24. Generic Mission Statement “It is the mission of our school to help each and every child realize his or her potential and become a responsible and productive citizen and life-long learner who is able to use technology effectively and appreciate the multi-cultural society in which we live as we prepare for the challenges of the twenty-first century.” DuFour (1998) p.58

  25. Collaborative Teams Members of a PLC work interdependently to achieve common goals… and create momentum to fuel continued improvement.

  26. Collective Inquiry Members of a PLC engage in inquiry into best practice and current reality…with an openness to new possibilities.

  27. Using Data for School Improvement Planning

  28. Action Orientation Members of a PLC understand that they must take action and “do differently” if they want to see different results.

  29. Results-Based Improvement Members of a PLC recognize that all of these efforts must be assessed based on RESULTS, rather than INTENTIONS.

  30. The PLC Journey… 30%…

  31. PLC - Critical Questions • Where are we now? • Where do we want to go? • How will we get there? • How will we know if we have made a difference?

  32. Ask the question… Where are we now? • Your school? • Confront the “brutal facts” (Collins)

  33. Ask the question… Where do we want to go? • What’s our preferred future? • SMART Goals? • Targets?

  34. Ask the question… How will we get there? • What can we do to make a difference for each student? • What can we control? What can we change? • Variables, not excuses

  35. Ask the question… How will we know we’ve made a difference? • What assessments? • What other measures and indicators? • What interventions?

  36. Collective Inquiry • Collaboratively set SMART goals • Real data… that matters to us • Examine our structures and strategies • Fine-tune the goals and strategies • This data drives our interventions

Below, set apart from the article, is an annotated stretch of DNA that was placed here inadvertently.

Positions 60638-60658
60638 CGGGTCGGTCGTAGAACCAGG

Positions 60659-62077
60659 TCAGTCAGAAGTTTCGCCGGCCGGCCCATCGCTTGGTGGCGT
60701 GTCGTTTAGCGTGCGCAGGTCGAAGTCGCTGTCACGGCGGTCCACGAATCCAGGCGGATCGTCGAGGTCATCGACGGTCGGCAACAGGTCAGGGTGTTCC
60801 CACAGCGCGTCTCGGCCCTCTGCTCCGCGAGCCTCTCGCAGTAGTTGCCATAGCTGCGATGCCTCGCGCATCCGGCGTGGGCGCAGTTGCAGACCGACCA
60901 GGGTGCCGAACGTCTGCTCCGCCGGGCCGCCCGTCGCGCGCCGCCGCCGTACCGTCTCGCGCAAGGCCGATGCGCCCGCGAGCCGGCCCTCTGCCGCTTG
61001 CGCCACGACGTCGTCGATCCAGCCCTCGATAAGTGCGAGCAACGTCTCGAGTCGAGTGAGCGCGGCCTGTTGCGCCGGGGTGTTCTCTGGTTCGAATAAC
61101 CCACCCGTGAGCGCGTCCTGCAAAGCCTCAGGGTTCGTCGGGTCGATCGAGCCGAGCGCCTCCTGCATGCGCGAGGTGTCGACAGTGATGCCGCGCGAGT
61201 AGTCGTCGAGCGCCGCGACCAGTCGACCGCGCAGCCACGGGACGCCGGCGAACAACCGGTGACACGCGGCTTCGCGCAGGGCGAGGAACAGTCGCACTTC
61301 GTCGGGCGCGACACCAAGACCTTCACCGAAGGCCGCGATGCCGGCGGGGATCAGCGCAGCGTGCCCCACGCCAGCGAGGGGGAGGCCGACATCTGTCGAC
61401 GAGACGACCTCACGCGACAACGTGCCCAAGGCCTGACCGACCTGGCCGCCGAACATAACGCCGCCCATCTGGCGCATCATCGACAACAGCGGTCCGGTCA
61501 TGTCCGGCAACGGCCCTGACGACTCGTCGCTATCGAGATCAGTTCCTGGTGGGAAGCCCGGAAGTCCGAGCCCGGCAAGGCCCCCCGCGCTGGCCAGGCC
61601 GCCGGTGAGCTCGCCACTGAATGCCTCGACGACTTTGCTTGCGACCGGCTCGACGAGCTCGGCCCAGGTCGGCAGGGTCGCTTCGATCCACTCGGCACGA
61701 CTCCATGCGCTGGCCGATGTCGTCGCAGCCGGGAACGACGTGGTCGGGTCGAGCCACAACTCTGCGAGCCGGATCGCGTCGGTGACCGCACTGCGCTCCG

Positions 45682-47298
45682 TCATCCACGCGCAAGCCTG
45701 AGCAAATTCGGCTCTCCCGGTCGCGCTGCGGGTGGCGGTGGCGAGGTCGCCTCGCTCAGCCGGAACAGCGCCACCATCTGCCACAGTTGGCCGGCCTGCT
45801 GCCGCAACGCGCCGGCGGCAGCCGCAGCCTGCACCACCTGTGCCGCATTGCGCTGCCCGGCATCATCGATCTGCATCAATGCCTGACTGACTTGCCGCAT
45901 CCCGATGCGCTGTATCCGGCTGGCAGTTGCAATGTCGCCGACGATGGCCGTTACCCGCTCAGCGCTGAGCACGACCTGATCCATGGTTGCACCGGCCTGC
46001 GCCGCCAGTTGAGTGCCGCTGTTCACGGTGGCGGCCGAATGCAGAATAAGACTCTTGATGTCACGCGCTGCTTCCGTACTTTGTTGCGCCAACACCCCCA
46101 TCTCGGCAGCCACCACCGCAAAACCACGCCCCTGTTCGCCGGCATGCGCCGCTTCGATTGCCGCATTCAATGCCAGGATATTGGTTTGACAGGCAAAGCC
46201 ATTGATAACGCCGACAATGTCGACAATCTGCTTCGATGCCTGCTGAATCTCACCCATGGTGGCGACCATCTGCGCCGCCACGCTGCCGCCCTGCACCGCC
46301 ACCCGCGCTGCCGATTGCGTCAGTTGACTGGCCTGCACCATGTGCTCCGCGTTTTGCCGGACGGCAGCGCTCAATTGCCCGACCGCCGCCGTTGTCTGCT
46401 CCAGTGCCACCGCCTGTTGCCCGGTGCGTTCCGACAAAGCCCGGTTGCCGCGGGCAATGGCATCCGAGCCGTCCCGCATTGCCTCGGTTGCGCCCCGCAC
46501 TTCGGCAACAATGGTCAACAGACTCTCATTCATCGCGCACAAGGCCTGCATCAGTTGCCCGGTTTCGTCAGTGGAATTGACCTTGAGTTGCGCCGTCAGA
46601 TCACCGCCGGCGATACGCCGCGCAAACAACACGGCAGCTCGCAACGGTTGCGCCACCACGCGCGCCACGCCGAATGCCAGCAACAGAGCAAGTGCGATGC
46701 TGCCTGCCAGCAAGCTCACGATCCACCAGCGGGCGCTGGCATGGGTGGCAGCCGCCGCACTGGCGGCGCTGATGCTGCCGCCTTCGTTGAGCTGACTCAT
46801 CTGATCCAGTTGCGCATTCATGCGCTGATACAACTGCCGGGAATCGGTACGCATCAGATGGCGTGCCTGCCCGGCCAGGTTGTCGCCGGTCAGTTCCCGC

37. S.M.A.R.T. Goals Specific and strategic. The goal must state specifically what is to be achieved and the result must hold promise of impacting areas where learning concerns have been identified. Measurable. The goals must be stated in outcome terms that are measurable. This allows for the assessment of improvement and for the modification of processes if the results are not improving. Attainable. The goals must be attainable. Offering options for goal selection and allowing the learning teams to establish their objectives is important. Results-based. The goals should challenge the staff to measurably improve performance and achievement. Time Bound. The goal must state the time by which the outcomes will be achieved.

  38. Results Orientation A professional learning community is based on RESULTS… notINTENTIONS!

  39. Action Orientation People who engage in collaborative team learning are able to learn from one another.

  40. Teamwork “It is difficult to overstate the importance of collaborative teams in the improvement process.”Rick DuFour

  41. The PLC Journey… Before you can do the hard work of PLCs… You must take care of the relationship piece.

  42. The PLC Journey… “No significant learning occurs without a significant relationship." Dr. James Comer

  43. TEAM NORMS The commitments we will honor… • How to ensure COLLABORATION, not just CO-BLAB-ORATION ? • How to stay focused on LEARNING and RESULTS, not just ADMINISTRIVIA?

  44. TEAM NORMS How will your TEAM operate? • Time? • Listening? • Confidentiality? • Decision-Making? • Conflict Resolution? • Participation? • Expectations?

  45. TEAM NORMS The commitments we will honor…

  46. TRUST “… in every situation, nothing is as fast as the speed of trust. And, contrary to popular belief, trust is something you can do something about. In fact, you can get good at creating it.” Stephen M. R. Covey

  47. An old error is always more popular than a new truth. Change and Transition

  48. Conflict Avoidance “ Conflict avoidance in the face of poor performance is an act of moral neglect.” (Fullan)

  49. Probing Questions • Where is YOUR school now? • Where do YOU (collectively) want to go next? • How will YOU get there…together? • How will YOU know you have made a difference?